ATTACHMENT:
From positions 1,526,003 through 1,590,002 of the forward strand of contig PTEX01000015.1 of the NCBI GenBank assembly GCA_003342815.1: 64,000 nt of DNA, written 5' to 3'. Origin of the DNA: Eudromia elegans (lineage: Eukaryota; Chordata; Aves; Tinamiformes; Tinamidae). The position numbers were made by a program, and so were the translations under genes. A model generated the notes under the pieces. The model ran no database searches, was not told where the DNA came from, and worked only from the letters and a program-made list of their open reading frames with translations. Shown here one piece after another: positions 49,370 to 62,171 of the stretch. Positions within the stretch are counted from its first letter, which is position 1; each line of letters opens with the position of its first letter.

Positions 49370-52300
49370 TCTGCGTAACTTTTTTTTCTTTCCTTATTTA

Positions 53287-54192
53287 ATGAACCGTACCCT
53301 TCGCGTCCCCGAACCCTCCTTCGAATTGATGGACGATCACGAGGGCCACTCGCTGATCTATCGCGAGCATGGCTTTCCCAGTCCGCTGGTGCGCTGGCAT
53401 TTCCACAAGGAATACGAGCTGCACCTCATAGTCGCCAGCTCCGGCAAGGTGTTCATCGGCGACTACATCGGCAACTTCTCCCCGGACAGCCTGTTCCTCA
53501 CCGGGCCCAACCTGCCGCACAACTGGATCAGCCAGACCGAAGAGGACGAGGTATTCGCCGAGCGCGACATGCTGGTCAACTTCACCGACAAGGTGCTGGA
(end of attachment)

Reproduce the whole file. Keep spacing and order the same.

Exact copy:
From positions 1,526,003 through 1,590,002 of the forward strand of contig PTEX01000015.1 of the NCBI GenBank assembly GCA_003342815.1: 64,000 nt of DNA, written 5' to 3'. Origin of the DNA: Eudromia elegans (lineage: Eukaryota; Chordata; Aves; Tinamiformes; Tinamidae). The position numbers were made by a program, and so were the translations under genes. A model generated the notes under the pieces. The model ran no database searches, was not told where the DNA came from, and worked only from the letters and a program-made list of their open reading frames with translations. Shown here one piece after another: positions 49,370 to 62,171 of the stretch. Positions within the stretch are counted from its first letter, which is position 1; each line of letters opens with the position of its first letter.

Positions 49370-52300
49370 TCTGCGTAACTTTTTTTTCTTTCCTTATTTA

Positions 53287-54192
53287 ATGAACCGTACCCT
53301 TCGCGTCCCCGAACCCTCCTTCGAATTGATGGACGATCACGAGGGCCACTCGCTGATCTATCGCGAGCATGGCTTTCCCAGTCCGCTGGTGCGCTGGCAT
53401 TTCCACAAGGAATACGAGCTGCACCTCATAGTCGCCAGCTCCGGCAAGGTGTTCATCGGCGACTACATCGGCAACTTCTCCCCGGACAGCCTGTTCCTCA
53501 CCGGGCCCAACCTGCCGCACAACTGGATCAGCCAGACCGAAGAGGACGAGGTATTCGCCGAGCGCGACATGCTGGTCAACTTCACCGACAAGGTGCTGGA